Caprica has come. The prequel to the reimagined Battlestar Galactica kicked off Friday night with a two-hour pilot/movie. As a rule, pilots are not really my thing as they beat viewers over the head with who the characters are, their allegiances, their conflicts, what lies ahead, etc. In fact, I have skipped many a pilot the first time around and jumped in an episode or two later once the writers and the actors have relaxed into the show (a recent exception to this rule was the fabulous Modern Family pilot, which seemed sure of itself right out of the gate). But my BSG love is still strong, my curiosity piqued, and I was there Friday night “before the fall” to see the birth of the Cylons.
The pilot introduced the Graystone and Adama familes. Daniel Graystone and his wife Amanda are wealthy scientists of the Gaius Baltar variety (there lakefront house recalls Baltar’s pad from the BSG miniseries). These masters of the universe have everything one could want except the respect of their angry, brilliant teenage daughter, Zoe. She is not some rebel without a cause. Zoe, along with her best friend, Lacy, and her boyfriend, Ben, spend their nights in a virtual nightclub full of sex and human sacrifice. But they are not there to party but rather to bring a yet unspecified change to their virtual and real worlds. Zoe has even managed to create an avatar, a perfect copy of herself, destined to mother the toasters and, in turn, the skin jobs (more on that in a bit). Rapidly, real-world Zoe perishes, courtesy of a terrorist attack orchestrated by Ben, and along with the many victims are the Old Man’s mother and sister. Left to pick up the pieces is lawyer, Joseph Adams (not yet Adama; he’s still denying his Tauron roots). Joseph and Daniel unite in their grief, and when Daniel discovers Zoe’s avatar he decides to play god and implant her essence into a synthetic body. Joseph, initially horrified by the plan, is ultimately swayed by the prospect of reuniting with his own lost loved ones. To that end, he enlists his underworld connected brother, Sam, to steal a vital piece of technology from a rival firm, and Daniel sets out to bring Zoe back to life. Daniel is left devastated when his efforts seem to fail and he apparently loses the virtual Zoe forever. He re-groups and creates the first Centurion, but in a final twist, Zoe is trapped inside the metal body and contacting Lacy for help.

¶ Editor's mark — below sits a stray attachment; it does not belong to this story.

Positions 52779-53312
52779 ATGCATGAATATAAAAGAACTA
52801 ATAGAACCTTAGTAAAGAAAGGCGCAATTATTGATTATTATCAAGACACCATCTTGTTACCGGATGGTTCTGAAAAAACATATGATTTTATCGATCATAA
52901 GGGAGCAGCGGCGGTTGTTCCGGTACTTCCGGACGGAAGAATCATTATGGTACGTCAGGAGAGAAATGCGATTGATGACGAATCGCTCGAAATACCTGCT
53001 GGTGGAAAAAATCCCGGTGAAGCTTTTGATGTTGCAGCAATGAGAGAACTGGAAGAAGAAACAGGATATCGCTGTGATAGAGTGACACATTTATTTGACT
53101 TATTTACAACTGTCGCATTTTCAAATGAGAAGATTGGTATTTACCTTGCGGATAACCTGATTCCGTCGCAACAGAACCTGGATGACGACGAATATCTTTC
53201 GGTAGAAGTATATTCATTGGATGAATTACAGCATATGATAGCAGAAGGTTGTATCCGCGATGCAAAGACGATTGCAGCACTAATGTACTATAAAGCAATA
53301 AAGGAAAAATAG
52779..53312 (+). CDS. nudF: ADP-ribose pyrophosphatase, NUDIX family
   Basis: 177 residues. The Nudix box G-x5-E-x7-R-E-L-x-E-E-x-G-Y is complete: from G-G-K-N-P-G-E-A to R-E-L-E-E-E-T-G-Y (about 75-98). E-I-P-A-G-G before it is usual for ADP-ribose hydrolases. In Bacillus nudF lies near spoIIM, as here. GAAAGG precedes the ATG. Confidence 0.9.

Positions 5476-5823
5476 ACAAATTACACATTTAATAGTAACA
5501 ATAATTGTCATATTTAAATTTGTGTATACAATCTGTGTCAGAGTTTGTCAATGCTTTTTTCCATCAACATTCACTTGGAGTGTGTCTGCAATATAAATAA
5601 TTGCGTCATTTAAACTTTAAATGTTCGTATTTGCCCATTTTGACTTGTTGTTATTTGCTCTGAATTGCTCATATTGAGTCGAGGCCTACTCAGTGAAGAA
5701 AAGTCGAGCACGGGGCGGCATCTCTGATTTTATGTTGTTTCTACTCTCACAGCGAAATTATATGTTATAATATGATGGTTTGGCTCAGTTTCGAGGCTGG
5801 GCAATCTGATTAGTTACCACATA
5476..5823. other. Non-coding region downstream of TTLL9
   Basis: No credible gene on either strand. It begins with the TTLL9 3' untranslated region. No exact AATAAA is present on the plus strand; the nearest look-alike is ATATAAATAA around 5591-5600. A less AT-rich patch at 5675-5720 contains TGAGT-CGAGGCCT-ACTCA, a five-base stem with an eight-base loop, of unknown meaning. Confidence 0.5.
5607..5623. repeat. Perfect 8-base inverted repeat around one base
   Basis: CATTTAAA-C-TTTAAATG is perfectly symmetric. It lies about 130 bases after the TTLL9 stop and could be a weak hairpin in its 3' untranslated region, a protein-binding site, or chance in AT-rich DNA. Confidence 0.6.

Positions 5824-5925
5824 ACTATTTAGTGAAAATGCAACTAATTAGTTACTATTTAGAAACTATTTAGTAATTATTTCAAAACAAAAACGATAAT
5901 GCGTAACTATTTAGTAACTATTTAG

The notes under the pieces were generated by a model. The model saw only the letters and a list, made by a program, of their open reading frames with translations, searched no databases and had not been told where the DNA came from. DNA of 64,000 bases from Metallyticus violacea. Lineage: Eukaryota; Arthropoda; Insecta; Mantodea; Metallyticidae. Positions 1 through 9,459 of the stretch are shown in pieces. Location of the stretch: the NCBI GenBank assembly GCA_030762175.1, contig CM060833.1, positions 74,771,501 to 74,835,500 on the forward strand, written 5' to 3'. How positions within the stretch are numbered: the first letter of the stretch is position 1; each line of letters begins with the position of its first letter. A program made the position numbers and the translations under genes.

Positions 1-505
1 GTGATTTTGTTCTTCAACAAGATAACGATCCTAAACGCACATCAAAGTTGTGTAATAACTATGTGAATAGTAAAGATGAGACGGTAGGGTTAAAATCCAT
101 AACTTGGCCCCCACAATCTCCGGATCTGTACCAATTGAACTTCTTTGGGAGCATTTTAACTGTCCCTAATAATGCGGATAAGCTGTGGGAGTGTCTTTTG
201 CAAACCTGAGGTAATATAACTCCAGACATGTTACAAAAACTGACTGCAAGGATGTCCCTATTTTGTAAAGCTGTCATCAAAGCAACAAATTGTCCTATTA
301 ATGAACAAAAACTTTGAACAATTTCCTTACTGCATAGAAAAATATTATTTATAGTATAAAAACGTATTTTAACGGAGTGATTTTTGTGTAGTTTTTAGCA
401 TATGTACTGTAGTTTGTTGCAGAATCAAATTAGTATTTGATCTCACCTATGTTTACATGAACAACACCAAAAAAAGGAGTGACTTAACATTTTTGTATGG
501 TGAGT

Overall, I’m excited to see where this series goes. In addition to debates about what is real and the possiblity of copying a soul, Caprica argues for a terrorist act and asks whether right and wrong are absolutes. Weighty issues of this sort mingle with more intimate glimpses of grief and familial love, notably a tender love scene between the suddenly childless Daniel and Amanda and a bedtime story where Joseph reclaims his family name for young Willie (the second scene was beautifully underscored by Bear McCreary’s Adama/Apollo theme from BSG). After the controversial BSG finale, a friend of mine noted that for all the action sequences and political maneuverings, Ronald Moore’s space opera was ultimately a series of love stories. Some ended happily (Baltar and Caprica, Athena and Helo, Tigh and Ellen), others not so much (Adama and Roslin, Apollo and Starbuck). If I were to identify a singular, universal theme in the prequel, it’s how fathers and their children relate to one another. Daniel, who failed Zoe while she lived, becomes obsessed with resurrecting her. But the avatar wants to do more than fill a void in Daniel’s heart and absolve him of his guilt. To that end, she hopes his experiment fails, and it is not yet clear whether she somehow sabotaged his intentions. Regardless, Zoe is now trapped in a design of her father’s creation like so many who are ensnared by their parents’ desires or expectations. BSG often had the Cylons stating that they were the children of humanity. How fitting that this is literally realized in the prequel and how intriguing to think that what will ultimately destroy the colonies and most of its denizens is a father trying to reach his daughter with disastrous results. On the flip side, the scene between Joseph and Willie is that of a father acknowledging his mistakes. Unlike Daniel, he knows he can’t recapture what once, or maybe never, was. But he’ll try to do better. Caprica promises more of the religious discussions that colored so much of BSG‘s later seasons (to the dismay of some fans; honestly, I liked where the series went as it progressed). This might turn off admirers of pre-New Caprica only, but a new legion of fans can be recruited, anyone who ever battled a parent and tried to find purpose in the face of a loss. And the overabundance of attractive, angsty teens, somewhat lacking aboard Galactica, won’t hurt either.